#Vocus Webinar Highlights – 7 Secrets of Media Relations Stars by @MichaelSmartPR

We just finished listening to a webinar put on by Vocus about how to work with your media contacts in the ever changing PR world.  Michael Smart of Michael Smart PR gave some great insights that you can use to help get the news out about your business.  The following are some highlights from the webinar with some added advice from our experiences.

First, the media world has drastically changed in the last few years.  There has been much consolidation,  Journalists must work on more projects, much faster to keep up with a shortened news cycle.  Think about how much your target journalists read each day and how many outlets they may be producing content for.  Social media and the internet has drastically changed how journalist work.  Keep this in mind when contacting journalists.  Gone are the days where they work on select stories for one media outlet.

When contacting your target journalists that you want to share your news, make sure you contact journalists who have experience with this type of news and would have an interest in the story.  Don’t pitch a tech story to the restaurant review editor (unless your tech story has to do with the restaurant industry & even then probably not the right outlet)  Customize your pitch so the journalist knows that you are sincerely reaching out to them because you know the story could be a fit for them.  Get Journalists what they are looking for.

It is also important to not make the pitch about you or your company Lead with how the story affects them and others not you.  Make it relatable to the journalist and make sure that the pitch is substantive to them.  Pitch your story to the journalist and make it relatable.

Your initial pitch should be a 10 second pitch so keep the pitch short and after interest is shown send more detail.  These journalists may see hundreds if not thousands of e-mails each day.  2 pages will probably not be read.  Spare proper names in your pitch unless they add to the pitch and don’t worry about punctuation/acronyms – keep it short.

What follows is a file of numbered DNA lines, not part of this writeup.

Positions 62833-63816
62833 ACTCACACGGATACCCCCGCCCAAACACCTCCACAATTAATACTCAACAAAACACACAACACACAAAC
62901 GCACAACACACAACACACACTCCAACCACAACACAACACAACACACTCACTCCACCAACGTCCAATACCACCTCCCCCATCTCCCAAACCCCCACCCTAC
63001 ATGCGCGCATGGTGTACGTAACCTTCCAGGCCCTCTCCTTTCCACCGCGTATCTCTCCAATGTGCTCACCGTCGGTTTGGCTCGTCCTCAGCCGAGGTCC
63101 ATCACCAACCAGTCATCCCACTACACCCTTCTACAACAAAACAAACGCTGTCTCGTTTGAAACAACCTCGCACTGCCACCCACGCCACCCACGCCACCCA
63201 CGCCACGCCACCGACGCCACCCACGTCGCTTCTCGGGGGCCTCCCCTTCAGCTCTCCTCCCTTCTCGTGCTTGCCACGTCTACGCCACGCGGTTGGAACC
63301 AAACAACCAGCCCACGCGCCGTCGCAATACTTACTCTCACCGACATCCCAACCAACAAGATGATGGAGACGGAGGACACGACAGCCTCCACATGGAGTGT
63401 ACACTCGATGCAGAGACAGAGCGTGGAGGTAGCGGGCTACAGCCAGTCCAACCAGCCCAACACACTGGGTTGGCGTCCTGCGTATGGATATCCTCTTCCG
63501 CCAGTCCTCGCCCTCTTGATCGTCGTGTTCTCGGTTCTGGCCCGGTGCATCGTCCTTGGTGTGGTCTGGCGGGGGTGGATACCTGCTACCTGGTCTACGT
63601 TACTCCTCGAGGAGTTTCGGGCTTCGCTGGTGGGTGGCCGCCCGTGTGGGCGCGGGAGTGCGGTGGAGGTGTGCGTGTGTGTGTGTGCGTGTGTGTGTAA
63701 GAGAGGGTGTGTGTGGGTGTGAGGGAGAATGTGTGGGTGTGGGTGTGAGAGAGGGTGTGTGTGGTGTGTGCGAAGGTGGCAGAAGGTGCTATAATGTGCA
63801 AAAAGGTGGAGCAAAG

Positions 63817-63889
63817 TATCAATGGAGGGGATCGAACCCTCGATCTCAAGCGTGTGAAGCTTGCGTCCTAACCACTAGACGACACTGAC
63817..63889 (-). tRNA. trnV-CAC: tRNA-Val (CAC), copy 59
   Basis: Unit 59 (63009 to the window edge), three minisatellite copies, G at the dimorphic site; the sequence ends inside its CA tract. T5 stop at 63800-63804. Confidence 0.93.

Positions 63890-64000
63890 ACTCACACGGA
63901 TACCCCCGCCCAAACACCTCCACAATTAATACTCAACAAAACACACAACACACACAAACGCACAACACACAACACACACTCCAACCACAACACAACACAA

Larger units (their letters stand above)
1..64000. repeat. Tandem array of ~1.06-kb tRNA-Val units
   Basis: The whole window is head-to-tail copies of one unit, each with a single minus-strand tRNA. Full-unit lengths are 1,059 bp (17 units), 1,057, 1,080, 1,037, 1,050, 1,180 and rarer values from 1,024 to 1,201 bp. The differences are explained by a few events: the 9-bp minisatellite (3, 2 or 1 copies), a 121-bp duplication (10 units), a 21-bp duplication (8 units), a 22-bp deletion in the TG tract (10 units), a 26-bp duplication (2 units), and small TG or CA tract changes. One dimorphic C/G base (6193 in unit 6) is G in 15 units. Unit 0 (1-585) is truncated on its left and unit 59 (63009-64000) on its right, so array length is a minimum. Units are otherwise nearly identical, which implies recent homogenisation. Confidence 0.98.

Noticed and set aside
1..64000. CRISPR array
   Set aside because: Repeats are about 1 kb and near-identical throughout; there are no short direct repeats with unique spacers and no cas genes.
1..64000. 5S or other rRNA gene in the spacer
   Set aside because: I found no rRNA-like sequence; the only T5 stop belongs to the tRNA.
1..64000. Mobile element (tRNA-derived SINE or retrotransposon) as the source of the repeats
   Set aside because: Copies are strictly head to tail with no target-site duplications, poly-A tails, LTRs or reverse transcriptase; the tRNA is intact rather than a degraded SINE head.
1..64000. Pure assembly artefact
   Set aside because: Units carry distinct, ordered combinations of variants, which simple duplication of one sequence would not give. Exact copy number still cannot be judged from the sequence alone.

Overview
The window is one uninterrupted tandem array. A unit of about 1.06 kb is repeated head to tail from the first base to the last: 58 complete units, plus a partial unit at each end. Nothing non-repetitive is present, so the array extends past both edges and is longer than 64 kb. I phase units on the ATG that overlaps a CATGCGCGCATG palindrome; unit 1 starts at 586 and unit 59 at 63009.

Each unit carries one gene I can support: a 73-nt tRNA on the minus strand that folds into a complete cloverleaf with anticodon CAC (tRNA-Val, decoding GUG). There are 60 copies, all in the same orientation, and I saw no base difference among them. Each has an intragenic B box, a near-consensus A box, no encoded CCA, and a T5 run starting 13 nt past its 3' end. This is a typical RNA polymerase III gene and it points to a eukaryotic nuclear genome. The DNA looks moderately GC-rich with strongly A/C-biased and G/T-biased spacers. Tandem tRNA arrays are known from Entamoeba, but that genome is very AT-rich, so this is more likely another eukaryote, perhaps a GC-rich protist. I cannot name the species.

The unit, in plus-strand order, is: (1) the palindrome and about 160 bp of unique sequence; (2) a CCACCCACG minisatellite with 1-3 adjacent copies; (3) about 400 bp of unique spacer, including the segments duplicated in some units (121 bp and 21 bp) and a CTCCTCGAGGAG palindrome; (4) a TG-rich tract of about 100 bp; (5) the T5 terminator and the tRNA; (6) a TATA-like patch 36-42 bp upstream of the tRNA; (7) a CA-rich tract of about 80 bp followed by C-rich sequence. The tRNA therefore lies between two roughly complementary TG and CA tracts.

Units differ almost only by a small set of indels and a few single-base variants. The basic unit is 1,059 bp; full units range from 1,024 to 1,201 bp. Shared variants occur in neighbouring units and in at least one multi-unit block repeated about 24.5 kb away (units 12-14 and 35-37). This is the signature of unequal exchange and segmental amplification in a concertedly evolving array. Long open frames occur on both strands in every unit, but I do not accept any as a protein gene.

Write a winning subject line.  The journalist knows you are pitching a story so don’t say that so tease what comes next so they want to read the content.  Take advice from the magazines you see at the grocery store check-out line – these 5-7 word headlines grab your attention and these tried and true principles can help you grab the attention of the journalists.

Do the leg work for journalists and bloggers.  We referenced new time constraints earlier.  The timeframe for article or blog construction is much shorter and journalists may be willing to use references you supply.  Offer art or visuals & if you don’t have one give the journalist examples of what they could use for visuals.  When offering visuals post them to flickr or a web service don’t send as an attachment.

 

Find an angle.  Use this for boring or routine events.  Do you have quarterly benchmarks that your CEO loves and wants to sell but readers may not be interested in hearing about…Again.  How do you make these stories something people want to read about or a journalist would want to write about. Use angles about how you reached the event not necessarily what is happening that day.  The story is often more interesting than the result.  Tie your story into Pop Culture – this is what consumers want so if you can help a journalist find a tie that readers will want to follow it can help.  What do people need?  Real people experiencing the story & make sure these people are available and communicate/articulate the message you are trying to share.

Finally, what to do when you get no response.  Michael Smart says when you follow up, never say you are “following up”.  Journalists are busy and trying to keep up and don’t like being “followed up on”.  His recommended steps are to first e-mail, 2nd e-mail (maybe slightly different subject or pitch), then phone call til the answer but don’t reference either e-mail

Finally, Michael said to Always work to get on target’s radar screen.  Read, watch and react to your target’s work.  #FF them, RT them, share and tag in FB.  E-mail congrats.  Comment.  Be sincere.  Acknowledge who you work for every time you do this so when you have a story they recognize your name.  It is also important to read the journalists you target so Michael says to pick 7 influencers, set aside 1 hour a week prefer 12 minutes a day.

Follow USstoragesearch.com, the online leader for self storage, on twitter @USstoragesearch

No Comments Yet.

Leave a comment

You must be Logged in to post a comment.